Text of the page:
A vibrant, young startup founder went on a work trip to Silicon Valley. One week later, she was found dead in the back seat of her car. What happened remains a mystery.
On the night of her wedding anniversary, Agnes Valenti pushed roasted cauliflower around her plate at the restaurant while her husband talked on the phone. Their daughter, Erin Valenti, was calling from 2,900 miles away, in Palo Alto, California, where she had just left a friend and couldn't find her rental car.
The couple called her back after dinner. The 33-year-old entrepreneur from Salt Lake City who was traveling on business, had finally located the gray Nissan Murano and began the short drive to San Jose International Airport. She talked fast and erratically. And she wasn't making much sense.
"It's all a game, it's a thought experiment, we're in the Matrix," she said at one point.
And "I'm going to miss my flight."
Five days later, Valenti was found dead in the back seat of her rental car on a residential street in San Jose. According to the family, there were no clear signs of physical harm.
The mystery of how a tech founder went missing and died in Silicon Valley has left a family, her friends, and a group of entrepreneurs in Utah's rising tech hub stunned and searching for answers.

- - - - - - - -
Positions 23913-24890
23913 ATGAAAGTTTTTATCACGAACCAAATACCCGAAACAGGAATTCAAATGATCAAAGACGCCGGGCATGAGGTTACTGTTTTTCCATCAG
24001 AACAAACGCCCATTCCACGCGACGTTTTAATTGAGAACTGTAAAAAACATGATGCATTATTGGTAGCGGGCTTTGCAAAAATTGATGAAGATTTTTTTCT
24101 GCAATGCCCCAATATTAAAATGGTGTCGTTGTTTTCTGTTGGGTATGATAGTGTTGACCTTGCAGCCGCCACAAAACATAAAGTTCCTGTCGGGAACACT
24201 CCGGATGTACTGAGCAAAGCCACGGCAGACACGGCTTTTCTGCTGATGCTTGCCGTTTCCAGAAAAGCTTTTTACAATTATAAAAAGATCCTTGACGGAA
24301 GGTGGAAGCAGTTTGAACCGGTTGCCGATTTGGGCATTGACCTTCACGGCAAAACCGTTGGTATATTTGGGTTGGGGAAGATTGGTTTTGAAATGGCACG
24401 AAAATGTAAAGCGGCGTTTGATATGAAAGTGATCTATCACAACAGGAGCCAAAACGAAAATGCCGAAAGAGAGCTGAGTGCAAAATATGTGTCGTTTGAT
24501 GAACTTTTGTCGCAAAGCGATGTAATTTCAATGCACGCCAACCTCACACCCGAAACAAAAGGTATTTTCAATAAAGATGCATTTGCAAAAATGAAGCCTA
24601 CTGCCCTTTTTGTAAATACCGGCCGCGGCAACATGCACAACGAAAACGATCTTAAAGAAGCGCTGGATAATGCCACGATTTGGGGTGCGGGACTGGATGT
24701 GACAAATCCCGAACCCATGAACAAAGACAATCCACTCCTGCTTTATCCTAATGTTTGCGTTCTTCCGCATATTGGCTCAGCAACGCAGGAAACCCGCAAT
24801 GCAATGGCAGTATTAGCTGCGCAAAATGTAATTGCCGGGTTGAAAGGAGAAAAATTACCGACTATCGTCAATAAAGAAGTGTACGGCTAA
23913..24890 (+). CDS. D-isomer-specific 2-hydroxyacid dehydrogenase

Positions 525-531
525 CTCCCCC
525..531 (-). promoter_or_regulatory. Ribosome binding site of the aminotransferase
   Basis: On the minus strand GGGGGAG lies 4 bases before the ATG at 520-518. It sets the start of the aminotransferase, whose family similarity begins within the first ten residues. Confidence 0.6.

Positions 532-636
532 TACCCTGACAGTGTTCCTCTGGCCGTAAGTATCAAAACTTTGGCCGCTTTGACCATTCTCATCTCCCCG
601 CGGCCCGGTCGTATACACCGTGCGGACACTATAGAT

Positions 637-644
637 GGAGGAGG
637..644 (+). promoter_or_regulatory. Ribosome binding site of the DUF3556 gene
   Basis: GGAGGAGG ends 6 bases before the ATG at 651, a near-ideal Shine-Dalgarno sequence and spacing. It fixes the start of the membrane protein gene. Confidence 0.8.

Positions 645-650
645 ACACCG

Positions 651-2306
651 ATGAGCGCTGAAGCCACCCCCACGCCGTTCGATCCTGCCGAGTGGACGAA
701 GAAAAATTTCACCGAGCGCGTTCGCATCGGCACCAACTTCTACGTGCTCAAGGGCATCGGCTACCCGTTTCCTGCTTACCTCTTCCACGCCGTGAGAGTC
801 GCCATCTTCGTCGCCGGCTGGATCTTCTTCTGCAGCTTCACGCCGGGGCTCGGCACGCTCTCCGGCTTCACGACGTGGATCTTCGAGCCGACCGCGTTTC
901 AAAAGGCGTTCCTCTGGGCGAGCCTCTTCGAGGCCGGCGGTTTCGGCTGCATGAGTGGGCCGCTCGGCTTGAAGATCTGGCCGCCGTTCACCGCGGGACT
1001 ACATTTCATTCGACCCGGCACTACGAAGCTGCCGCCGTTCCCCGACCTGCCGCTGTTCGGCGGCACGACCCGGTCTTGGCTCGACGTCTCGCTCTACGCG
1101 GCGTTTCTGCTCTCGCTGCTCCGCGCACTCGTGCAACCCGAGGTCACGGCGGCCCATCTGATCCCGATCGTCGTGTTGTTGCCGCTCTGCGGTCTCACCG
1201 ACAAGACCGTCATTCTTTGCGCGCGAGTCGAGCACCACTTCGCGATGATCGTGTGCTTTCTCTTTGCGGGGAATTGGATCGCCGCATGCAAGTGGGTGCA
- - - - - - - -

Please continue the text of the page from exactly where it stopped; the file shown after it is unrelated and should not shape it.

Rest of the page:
To some, the easy explanation would be suicide, that her story was among the many stories of a founder's quiet battle with depression, exacerbated by the stress of starting a company and trying to change the world.
But her family does not believe she killed herself. That just wasn't Valenti, whose nickname was "Armageddon Erin" because of her boisterous energy and a proclivity for being places when natural disasters hit.
Valenti, the chief executive of Tinker Ventures, a web-development shop, had gone to California to be inspired. She arrived in Orange County in early October for a professional-development workshop and then flew to the Bay Area to visit former colleagues and friends. Some who met her for dinner said she talked excitedly about a new business venture.
Her family and friends agree on a few things. Valenti had no history of mental-health disorders or substance abuse. She surrounded herself with friends and was not the type to bottle her feelings.
And there are some things that remain murky, such as her confused ramblings on the day she went missing.
"When you don't know everything you start thinking about everything," Chris Valenti, Erin's youngest brother, said.
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